Welcome : About this site / by Dan Lockton

Audi A2 : The user cannot open the bonnet Bench designed to prevent lying down: 'redesigned to face contemporary urban realities' Some HP printers shut down the cartridges at a pre-determined date regardless of whether they are empty Increasingly, many products are being designed with features that intentionally restrict the way the user can behave, or enforce certain modes of behaviour. The same intentions are also evident in the design of many systems and environments.

This site aims—with readers' input—to examine and analyse the ideas and techniques of these architectures of control in design, through examples and anecdotes, and by keeping up-to-date with relevant developments. If you can suggest an example, please get in touch, or add a comment—all help is much appreciated.

The intentions may be purely commercial, socially or environmentally beneficial, or a mixture, but the implications of such architectures of control in the years ahead are likely to become significant across many fields—e.g. the operation of markets, innovation growth, freedom of individual action and consumer engagement with technology.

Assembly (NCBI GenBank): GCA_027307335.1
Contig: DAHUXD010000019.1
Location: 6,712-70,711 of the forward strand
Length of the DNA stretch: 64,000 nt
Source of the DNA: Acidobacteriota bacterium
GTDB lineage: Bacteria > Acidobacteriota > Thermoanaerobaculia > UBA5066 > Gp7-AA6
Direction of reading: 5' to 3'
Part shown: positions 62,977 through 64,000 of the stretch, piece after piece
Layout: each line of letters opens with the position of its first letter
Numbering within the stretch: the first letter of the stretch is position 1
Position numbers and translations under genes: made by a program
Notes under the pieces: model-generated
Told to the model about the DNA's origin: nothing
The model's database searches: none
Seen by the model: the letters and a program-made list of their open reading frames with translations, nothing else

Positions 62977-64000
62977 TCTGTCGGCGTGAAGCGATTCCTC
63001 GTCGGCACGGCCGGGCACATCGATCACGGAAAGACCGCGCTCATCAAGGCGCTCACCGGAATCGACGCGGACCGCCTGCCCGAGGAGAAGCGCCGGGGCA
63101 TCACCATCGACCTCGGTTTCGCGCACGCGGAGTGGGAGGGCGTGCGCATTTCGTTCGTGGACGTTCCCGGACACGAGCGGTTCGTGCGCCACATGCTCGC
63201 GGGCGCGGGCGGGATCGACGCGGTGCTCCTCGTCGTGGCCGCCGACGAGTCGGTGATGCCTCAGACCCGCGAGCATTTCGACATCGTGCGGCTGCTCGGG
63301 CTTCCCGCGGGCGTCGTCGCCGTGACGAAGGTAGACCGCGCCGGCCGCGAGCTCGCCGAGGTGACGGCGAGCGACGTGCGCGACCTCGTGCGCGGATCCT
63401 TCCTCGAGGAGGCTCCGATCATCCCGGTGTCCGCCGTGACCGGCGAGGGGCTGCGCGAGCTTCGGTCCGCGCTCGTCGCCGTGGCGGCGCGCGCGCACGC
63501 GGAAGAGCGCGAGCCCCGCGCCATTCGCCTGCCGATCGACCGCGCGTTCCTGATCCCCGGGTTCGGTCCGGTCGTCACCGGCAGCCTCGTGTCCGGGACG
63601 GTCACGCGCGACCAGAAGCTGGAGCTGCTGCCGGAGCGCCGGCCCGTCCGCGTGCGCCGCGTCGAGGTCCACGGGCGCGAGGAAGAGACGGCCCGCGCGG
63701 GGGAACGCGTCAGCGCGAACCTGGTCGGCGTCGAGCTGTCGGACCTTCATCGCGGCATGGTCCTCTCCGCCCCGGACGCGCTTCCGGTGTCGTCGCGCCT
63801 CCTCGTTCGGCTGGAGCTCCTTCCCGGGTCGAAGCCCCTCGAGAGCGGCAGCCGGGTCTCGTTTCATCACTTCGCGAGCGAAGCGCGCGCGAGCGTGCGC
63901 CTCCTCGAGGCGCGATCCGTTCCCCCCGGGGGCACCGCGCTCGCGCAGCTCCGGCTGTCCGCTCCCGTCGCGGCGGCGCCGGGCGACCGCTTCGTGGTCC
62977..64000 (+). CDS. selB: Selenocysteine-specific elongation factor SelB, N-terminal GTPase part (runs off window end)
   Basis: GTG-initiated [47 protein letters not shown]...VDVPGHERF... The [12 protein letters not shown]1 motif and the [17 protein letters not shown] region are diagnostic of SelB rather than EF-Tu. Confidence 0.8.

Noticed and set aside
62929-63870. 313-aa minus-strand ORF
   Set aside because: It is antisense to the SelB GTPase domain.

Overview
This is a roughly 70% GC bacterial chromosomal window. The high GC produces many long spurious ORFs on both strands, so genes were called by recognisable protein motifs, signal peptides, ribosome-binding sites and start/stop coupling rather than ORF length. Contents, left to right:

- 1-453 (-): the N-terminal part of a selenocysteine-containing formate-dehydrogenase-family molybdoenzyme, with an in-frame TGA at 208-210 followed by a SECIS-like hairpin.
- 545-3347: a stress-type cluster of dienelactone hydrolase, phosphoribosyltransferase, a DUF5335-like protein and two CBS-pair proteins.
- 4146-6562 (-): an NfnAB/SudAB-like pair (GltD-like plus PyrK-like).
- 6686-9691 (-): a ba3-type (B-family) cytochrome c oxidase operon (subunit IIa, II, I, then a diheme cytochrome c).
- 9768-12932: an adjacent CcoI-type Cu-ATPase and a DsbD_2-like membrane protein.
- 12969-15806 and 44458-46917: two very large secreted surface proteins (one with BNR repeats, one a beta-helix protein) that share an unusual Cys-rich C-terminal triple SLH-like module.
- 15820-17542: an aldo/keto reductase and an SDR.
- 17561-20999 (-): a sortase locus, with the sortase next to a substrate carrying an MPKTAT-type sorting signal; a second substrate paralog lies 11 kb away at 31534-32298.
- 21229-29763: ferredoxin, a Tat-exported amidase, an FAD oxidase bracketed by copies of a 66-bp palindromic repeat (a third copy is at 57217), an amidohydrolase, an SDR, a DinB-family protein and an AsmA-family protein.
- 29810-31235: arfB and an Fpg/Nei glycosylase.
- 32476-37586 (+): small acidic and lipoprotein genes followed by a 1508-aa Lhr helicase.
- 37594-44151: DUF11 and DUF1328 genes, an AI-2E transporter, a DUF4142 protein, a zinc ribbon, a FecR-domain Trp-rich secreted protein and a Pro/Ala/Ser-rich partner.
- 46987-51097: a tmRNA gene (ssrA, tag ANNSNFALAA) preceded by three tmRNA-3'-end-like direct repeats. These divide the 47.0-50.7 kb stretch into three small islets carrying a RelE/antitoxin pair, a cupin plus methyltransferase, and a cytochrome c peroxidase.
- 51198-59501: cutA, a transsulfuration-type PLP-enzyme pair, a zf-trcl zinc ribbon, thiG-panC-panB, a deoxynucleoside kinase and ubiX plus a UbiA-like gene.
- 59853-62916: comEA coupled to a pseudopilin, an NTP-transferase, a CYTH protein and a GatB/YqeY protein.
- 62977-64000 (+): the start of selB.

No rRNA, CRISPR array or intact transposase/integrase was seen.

My starting-point is the research I did for my Master's dissertation, Architectures of Control in Consumer Product Design [750k PDF], which although limited in detail, has a fairly wide scope. This has been split into a series of pages—see the links in the sidebar. Since starting the blog in November 2005, many more examples have come to light, and with comments and suggestions from readers, it's grown into what's hopefully a useful resource for designers and others interested in the relationship between technology and society.

Best wishes Dan Lockton

Datchet, Windsor, England November 2005 (updated October 2006)